In Tennessee, a person who has pled guilty to a crime may seek post-conviction relief from that judgment of conviction, within one year of the judgment becoming final. In the recent case of Rodriguez v. State, M2011-01485-CCA-R3-PC (Tenn.Crim.App. 1-7-2013), the Tennessee Court of Criminal Appeals considered whether the guilty plea must result in an actual conviction before post-conviction relief is available. The majority of the panel concluded that where no conviction exists, there is no claim for post-conviction relief.

Post-Conviction Relief is Not Available for Expunged Charges

In Tennessee, a person who has pled guilty to a crime may seek post-conviction relief from that judgment of conviction, within one year of the judgment becoming final. In the recent case of Rodriguez v. State, M2011-01485-CCA-R3-PC (Tenn.Crim.App. 1-7-2013), the Tennessee Court of Criminal Appeals considered whether the guilty plea must result in an actual conviction before post-conviction relief is available. The majority of the panel concluded that where no conviction exists, there is no claim for post-conviction relief.

Misunderstanding of Sex Offender Probation Doesn't Invalidate Plea

Sex offender probation requirements are generally more extensive and rigid than the typical probation requirements for other criminal convictions. Rules regarding where the probationer may live and work and what activities a probationer may engage in are generally more restrictive. A sex offender probationer's access to the Internet may be prohibited or restricted. Failing to properly register as a sex offender can be both a new criminal offense and a probation violation. In the recent case of Privette v. State, M2011-02640-CCA-R3-PC (Tenn.Crim.App. 12-11-2012), an individual who had pled guilty to incest sought to vacate his guilty plea on the basis that neither the trial court nor his attorney properly advised him regarding the specific probationary requirements he would be subjected to as a result of the conviction.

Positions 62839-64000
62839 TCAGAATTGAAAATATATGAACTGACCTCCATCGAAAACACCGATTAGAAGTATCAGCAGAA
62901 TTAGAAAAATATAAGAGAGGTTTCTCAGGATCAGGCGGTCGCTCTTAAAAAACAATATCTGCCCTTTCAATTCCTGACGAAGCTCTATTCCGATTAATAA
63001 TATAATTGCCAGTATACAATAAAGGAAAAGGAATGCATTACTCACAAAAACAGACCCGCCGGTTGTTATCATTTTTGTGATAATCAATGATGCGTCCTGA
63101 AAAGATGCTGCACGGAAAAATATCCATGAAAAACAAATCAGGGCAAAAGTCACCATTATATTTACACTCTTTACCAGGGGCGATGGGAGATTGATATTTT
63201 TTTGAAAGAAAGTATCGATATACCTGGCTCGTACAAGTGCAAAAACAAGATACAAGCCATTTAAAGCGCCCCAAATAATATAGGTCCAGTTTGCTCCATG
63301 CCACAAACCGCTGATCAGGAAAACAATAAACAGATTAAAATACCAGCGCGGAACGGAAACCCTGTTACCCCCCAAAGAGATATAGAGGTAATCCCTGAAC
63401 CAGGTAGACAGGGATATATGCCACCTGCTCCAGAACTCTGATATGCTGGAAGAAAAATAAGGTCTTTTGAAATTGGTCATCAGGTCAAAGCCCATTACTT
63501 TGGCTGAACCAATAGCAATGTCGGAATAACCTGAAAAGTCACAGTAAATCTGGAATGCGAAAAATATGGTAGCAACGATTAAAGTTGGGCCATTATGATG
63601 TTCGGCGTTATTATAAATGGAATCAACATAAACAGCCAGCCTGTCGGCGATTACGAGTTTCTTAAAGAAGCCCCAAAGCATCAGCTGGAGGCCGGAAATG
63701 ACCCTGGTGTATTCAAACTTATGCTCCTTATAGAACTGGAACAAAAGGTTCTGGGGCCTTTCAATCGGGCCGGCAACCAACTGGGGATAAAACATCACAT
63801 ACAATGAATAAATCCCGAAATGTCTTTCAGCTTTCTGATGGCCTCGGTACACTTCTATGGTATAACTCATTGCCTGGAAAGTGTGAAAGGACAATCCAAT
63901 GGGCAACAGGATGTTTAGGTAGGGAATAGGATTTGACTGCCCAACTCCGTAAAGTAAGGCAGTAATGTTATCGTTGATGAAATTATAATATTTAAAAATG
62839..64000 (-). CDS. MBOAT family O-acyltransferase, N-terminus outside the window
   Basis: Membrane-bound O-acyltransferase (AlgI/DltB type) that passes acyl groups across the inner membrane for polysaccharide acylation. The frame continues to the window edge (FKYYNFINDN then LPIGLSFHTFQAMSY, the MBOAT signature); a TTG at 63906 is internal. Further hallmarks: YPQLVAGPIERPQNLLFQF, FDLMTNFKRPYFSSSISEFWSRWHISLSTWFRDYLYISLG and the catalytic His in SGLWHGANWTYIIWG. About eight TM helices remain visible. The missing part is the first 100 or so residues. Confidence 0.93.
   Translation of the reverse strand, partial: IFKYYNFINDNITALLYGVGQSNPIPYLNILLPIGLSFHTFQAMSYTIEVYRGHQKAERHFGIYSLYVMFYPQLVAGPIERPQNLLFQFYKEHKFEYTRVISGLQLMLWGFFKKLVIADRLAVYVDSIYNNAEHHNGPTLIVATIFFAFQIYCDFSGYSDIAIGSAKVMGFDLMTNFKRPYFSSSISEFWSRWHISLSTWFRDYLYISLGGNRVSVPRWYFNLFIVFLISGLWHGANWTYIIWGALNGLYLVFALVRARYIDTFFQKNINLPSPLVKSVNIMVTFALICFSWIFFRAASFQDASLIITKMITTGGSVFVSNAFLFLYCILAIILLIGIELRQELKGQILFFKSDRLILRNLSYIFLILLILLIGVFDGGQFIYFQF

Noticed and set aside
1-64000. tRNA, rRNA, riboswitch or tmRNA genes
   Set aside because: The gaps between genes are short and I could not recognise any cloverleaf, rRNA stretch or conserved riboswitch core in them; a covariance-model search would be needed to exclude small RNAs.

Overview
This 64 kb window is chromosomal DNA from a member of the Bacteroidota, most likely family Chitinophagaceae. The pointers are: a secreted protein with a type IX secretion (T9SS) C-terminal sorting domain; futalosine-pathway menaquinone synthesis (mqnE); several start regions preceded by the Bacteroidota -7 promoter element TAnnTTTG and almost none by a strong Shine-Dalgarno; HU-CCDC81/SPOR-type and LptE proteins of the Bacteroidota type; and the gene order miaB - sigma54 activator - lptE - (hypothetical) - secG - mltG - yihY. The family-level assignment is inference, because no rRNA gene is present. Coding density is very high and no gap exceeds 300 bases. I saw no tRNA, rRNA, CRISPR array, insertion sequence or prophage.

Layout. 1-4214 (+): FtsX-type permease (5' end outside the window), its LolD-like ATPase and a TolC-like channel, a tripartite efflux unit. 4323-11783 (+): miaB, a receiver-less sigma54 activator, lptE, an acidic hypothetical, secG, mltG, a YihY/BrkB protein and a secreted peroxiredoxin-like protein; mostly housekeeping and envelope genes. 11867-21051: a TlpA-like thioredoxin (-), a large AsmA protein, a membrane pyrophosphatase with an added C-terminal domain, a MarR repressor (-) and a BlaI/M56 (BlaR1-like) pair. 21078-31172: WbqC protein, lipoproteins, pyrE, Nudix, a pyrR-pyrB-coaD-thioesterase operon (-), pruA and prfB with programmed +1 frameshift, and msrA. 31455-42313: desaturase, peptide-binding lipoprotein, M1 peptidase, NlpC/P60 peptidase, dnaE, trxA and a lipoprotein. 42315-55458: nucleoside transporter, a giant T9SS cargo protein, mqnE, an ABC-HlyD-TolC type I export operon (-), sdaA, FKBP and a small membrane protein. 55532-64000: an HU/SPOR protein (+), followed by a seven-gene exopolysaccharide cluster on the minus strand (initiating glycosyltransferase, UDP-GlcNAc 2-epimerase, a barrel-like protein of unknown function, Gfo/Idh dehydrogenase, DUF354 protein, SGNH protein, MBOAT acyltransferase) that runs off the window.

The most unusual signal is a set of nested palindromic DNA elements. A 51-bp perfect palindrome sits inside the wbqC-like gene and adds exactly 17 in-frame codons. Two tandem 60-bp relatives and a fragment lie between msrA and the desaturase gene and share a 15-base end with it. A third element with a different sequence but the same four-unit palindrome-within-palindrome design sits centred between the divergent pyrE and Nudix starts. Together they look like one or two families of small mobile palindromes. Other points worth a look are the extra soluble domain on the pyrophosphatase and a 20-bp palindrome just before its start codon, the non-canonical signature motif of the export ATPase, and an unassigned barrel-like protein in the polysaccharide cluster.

Misunderstanding of Sex Offender Probation Doesn't Invalidate Plea

Sex offender probation requirements are generally more extensive and rigid than the typical probation requirements for other criminal convictions. Rules regarding where the probationer may live and work and what activities a probationer may engage in are generally more restrictive. A sex offender probationer's access to the Internet may be prohibited or restricted. Failing to properly register as a sex offender can be both a new criminal offense and a probation violation. In the recent case of Privette v. State, M2011-02640-CCA-R3-PC (Tenn.Crim.App. 12-11-2012), an individual who had pled guilty to incest sought to vacate his guilty plea on the basis that neither the trial court nor his attorney properly advised him regarding the specific probationary requirements he would be subjected to as a result of the conviction.

Boy Scout Connection Did Not Require Judicial Recusal

Judicial recusal is appropriate when there is a reasonable basis to question a judge's impartiality. Defendants in criminal cases have a right to an unbiased, impartial judge. In the recent case of Brennan v. State, M2012-00187-CCA-R3-PC (Tenn.Crim.App. 12-4-2012), a defendant who had pled guilty to incest and attempted rape of a child, and received a total effective sentence of twenty years in prison, later discovered that the sentencing Judge's son was in the same Boy Scout Troop with the Defendant. The Defendant filed a petition for post-conviction relief seeking a new sentencing hearing and recusal of the same judge from hearing the post-conviction claim.

Boy Scout Connection Did Not Require Judicial Recusal

Judicial recusal is appropriate when there is a reasonable basis to question a judge's impartiality. Defendants in criminal cases have a right to an unbiased, impartial judge. In the recent case of Brennan v. State, M2012-00187-CCA-R3-PC (Tenn.Crim.App. 12-4-2012), a defendant who had pled guilty to incest and attempted rape of a child, and received a total effective sentence of twenty years in prison, later discovered that the sentencing Judge's son was in the same Boy Scout Troop with the Defendant. The Defendant filed a petition for post-conviction relief seeking a new sentencing hearing and recusal of the same judge from hearing the post-conviction claim.